One of Python’s long-standing weaknesses, its inability to scale well into multi-threaded environments, is the target of a new proposal among core developers of the popular programming language.

Developed by Sam Gross she has Suggestion Big change to Global Interpreter Lock or GIL – a key component of CPython, the reference implementation of Python.

If accepted, Gross’ proposal would rewrite the way Python serializes access to objects at run time from multiple threads, and would greatly enhance multithreaded performance.

The GIL has long been seen as an obstacle to better multithreaded performance in CPython (and thus Python in general). Many efforts have been made to remove it over the years, but at the cost of harming single-threaded performance – in other words, by making the vast majority of current Python implementations slower.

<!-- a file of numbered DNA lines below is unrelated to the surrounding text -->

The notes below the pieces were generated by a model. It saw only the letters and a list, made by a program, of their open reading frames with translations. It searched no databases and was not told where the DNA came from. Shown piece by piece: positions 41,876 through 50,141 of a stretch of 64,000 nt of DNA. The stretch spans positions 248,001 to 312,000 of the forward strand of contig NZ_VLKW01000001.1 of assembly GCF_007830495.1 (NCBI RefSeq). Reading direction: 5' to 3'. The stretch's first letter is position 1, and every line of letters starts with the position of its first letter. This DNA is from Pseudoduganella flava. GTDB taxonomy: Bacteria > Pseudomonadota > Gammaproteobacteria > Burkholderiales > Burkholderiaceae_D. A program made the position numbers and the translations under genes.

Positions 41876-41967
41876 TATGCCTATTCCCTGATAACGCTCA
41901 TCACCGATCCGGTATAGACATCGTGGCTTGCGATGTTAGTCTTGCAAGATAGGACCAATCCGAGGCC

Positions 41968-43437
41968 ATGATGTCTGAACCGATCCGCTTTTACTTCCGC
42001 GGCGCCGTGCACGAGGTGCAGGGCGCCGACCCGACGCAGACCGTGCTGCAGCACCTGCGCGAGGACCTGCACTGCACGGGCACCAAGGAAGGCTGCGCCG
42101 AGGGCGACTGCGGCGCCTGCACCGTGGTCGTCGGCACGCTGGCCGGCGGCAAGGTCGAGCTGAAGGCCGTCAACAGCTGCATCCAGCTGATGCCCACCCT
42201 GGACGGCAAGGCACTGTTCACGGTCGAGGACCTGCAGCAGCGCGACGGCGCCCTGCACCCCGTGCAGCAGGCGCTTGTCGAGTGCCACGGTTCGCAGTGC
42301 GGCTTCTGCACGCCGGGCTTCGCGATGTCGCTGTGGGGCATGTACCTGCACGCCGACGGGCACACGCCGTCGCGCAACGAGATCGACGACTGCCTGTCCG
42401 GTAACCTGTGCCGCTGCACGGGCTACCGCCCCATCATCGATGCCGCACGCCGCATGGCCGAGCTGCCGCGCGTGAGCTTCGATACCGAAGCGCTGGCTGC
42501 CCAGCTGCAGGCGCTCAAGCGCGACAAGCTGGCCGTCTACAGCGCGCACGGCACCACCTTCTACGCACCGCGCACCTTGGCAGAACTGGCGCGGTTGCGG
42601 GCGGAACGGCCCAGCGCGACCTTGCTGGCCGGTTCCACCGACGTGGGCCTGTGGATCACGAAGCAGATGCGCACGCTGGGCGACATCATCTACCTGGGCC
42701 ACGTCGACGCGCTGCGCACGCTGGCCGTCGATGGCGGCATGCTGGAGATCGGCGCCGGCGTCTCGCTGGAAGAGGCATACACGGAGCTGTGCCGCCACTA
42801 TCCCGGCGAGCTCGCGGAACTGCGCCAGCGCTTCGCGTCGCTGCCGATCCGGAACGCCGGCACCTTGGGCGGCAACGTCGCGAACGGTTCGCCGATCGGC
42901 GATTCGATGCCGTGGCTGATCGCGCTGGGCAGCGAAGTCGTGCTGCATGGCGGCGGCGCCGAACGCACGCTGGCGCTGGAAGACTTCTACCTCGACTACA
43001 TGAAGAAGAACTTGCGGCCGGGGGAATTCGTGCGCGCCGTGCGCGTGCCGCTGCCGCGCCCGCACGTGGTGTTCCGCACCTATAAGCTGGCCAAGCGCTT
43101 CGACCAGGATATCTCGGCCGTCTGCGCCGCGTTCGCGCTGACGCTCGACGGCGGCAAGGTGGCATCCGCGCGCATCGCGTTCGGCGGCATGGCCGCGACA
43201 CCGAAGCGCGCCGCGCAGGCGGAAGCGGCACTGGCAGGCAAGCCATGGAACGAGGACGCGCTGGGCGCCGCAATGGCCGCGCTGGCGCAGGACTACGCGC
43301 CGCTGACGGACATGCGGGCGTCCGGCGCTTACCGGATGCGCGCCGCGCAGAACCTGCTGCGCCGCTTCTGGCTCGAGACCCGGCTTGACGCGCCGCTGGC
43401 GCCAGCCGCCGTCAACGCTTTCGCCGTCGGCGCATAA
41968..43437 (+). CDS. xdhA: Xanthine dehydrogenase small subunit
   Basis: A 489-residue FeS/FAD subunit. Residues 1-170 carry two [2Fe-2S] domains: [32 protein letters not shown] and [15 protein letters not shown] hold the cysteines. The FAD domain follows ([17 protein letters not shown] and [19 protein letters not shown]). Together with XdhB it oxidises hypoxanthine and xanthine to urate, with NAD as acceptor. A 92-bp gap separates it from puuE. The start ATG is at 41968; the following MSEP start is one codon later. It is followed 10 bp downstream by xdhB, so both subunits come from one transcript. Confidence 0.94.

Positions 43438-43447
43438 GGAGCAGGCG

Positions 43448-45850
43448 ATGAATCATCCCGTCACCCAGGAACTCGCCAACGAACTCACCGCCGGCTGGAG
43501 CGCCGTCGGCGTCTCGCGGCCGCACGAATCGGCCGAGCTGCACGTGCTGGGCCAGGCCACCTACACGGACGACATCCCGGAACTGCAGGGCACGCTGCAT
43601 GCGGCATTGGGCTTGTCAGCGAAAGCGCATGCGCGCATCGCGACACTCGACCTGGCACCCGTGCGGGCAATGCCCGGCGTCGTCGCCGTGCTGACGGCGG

The current Python metaphors for dealing with threading and multiprocessing do not make it impossible to achieve high parallelism. But they make it difficult enough that developers often turn to third-party modules like Dask to get the job done.

new proposal Makes changes to the way reference counting works for Python objects, so that references from a thread that owns an object are treated differently than those from other threads.

The overall effect of this change, and a number of others with it, actually boosts single-string performance slightly – about 10%, by some benchmarks made on a forked version of the interpreter versus the main CPython 3.9 compiler. Multithreaded performance, in some benchmarks, is measured roughly linearly with each new thread in the best case – for example, when using 20 threads, 18.1x acceleration on one scale and 19.8x acceleration on the other.

These changes are large enough that quite a few existing Python libraries that work directly with internal Python (for example, Cython) will need to be rewritten. But the rhythm of Python’s release schedule only means that such urgent changes should be made in a major point release rather than a minor release.

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